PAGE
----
how to take vacation when it’s never a good time to leave work

If you’re like lots of Americans, you’ve accrued vacation time that you’re not sure when you’ll ever use. You might feel guilty about taking time off when there’s so much work to be done, or just not foresee a slower period that will allow you to get away, or have a boss who discourages you from scheduling time away. But taking occasional breaks from work is crucial to maintaining your quality of life – and sometimes your quality of work too, since many people become burned out when they’re never able to get away.

If you’re one of the many who doesn’t know how you’ll find time to go on vacation, here are five tips for making it happen.

1. Stop waiting for a “good time” to go. The nature of many jobs is that there will never be an easy time to take time off,no matter how well you plan for it in advance. But that’s no reason to not go at all. It’s in your employer’s best interests to have well-rested and recharged employees, and vacation time is a benefit that you’ve earned, just like salary, so you should use it. So instead of waiting for the perfect time – which may never come along – decide that you will be using your vacation time this year, and make the question one of what accommodations should be made, whether than whether accommodations can be made.

2. If your manager balks, be assertive. It’s certainly your manager’s prerogative to say that you can’t take time off at a certain of year (because it’s the company’s busiest time or because two other people on your team will be gone then), but she shouldn’t say that you can nevertake time off. If you’re getting the sense she doesn’t want to approve vacation time, no matter when it is, address the issue head-on. Say something like, “I haven’t been able to have a vacation in two years because it’s so hard to get away, and obviously that’s not sustainable in the long-term. Time off is part of my benefits package, and I’d like to use it. Can we talk about how to arrange things so that I can plan for some time off with confidence?” Sometimes some bosses are so caught up in the day-to-day rush of work that they need prodding to step back and look at long-term needs like this. (And good managers know that great people will eventually leave if they’re working in a culture that doesn’t support their quality of life – and good management is about getting results in the long run, not just the short-term.)

3. Be sure your office is prepared to handle anything that might come up in your absence. This means making sure that you’ve documented how to do the key elements of your job that could be done by someone else in a pinch; enlisting coworkers in helping cover pieces of your job that will need to be covered while you’re gone; informing your boss about those arrangements so that she’s in the know; and making sure that your outgoing voicemail message and email auto-reply both let people know that you’re away, when they can expect a response, and/or who to contact for help in your absence.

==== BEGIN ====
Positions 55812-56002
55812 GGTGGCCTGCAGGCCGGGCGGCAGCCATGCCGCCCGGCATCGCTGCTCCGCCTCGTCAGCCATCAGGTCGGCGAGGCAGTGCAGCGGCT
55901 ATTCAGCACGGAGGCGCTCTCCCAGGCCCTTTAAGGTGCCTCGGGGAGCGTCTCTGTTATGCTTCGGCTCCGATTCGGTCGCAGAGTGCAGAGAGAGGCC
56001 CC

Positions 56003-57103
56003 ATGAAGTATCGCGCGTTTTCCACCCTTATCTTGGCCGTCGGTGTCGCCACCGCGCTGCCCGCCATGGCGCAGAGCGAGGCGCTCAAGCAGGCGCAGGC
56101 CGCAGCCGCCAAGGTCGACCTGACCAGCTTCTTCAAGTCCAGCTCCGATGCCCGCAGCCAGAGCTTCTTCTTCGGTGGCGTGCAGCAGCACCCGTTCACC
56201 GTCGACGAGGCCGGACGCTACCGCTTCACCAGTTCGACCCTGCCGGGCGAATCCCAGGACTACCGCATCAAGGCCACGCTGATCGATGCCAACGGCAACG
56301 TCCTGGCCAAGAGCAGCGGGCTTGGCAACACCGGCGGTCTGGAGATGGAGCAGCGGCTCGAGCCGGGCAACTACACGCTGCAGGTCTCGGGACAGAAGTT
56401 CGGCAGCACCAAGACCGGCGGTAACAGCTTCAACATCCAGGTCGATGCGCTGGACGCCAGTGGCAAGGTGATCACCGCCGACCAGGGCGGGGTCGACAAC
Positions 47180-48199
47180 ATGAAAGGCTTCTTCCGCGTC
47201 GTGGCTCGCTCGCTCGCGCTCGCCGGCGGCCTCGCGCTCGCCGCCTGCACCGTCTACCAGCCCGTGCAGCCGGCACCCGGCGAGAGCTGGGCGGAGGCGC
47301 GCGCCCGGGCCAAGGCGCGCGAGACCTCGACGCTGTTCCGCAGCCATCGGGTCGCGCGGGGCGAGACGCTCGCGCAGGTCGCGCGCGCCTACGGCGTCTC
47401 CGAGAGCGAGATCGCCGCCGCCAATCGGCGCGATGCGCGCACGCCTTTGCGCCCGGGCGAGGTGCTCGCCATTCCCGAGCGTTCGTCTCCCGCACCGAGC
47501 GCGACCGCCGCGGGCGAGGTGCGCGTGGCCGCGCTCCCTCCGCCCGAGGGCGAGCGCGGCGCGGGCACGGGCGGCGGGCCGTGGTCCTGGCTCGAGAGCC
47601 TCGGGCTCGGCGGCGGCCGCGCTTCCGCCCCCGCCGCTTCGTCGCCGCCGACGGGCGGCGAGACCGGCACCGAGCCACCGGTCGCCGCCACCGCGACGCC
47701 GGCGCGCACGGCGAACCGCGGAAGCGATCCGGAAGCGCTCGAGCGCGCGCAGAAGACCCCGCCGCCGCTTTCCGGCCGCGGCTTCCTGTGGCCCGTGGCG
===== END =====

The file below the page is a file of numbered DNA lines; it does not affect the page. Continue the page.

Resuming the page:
4. Try to unplug completely. Much of the benefit of vacation time comes from truly being away from work – mentally as well as physically. If you’re still checking work email and taking work calls, you’ll lose this benefit, especially since it takes most people a few days of doing no work to get out of work mode completely. So don’t be tempted to check in to make sure you’re not needed. In all but the rarest cases, your office can survive without you for a week or two.

5. But if you really can’t unplug completely, limit the ways in which you’re checking in. Don’t offer your office constant availability; you shouldn’t be taking work calls when you’re relaxing on the beach or getting interrupted at dinner. Instead, if you can’t unplug altogether, let coworkers or your boss know that you’ll be checking voicemail or email once a day (or once every two days) and only responding to messages marked “urgent.”

I originally published this at U.S. News & World Report.

{ 80 comments… read them below }

  1. Kay @ Travel Bug Diary blog*

    Planning ahead is really important. I usually travel someplace warm for the two weeks following Christmas. It’s a slow time in the office – so it minimizes work disruptions. I request the time of a few months early. We usually don’t even know what we’ll be working on when I make the request, so there’s never any problem with approval. And we can plan around that time slot really early. Planning ahead of time also helps me. The period around New Years is high season everywhere, so booking early helps me lock in flights and hotels in my budget.

    1. Neeta*

      It helps sooo much. A lot of times, I ended up going on holiday during really “critical periods” so to say, but my boss/clients had been aware of this for at least a month prior. As such, no one got mad… well, not too much.

  2. Runon*

    If you are checking emails it is good to recognize that just because someone sent you an email (or vm) that you don’t have to respond. Most things can sit, finding a way to make yourself ok with that is important too. Can you have a flag set up with things to deal with the day after you get bag and just hit that, you now know to deal with it and know it will pop up, but until then the world will continue to spin if you go have a swim.

    I think it is also good to understand that while April might be a really bad time for a tax preparer to take a vacation, it might be a great time for someone who does corporate training for tax preparers to take a vacation. Just because some parts of your business or company are busy doesn’t mean everyone is. (And maybe December is really crazy for the same corporate trainer because that is when they are doing all their work to get ready for training new laws and staff, but a great time for the preparer to go on vacation.)

    1. Chinook*

      “If you are checking emails it is good to recognize that just because someone sent you an email (or vm) that you don’t have to respond”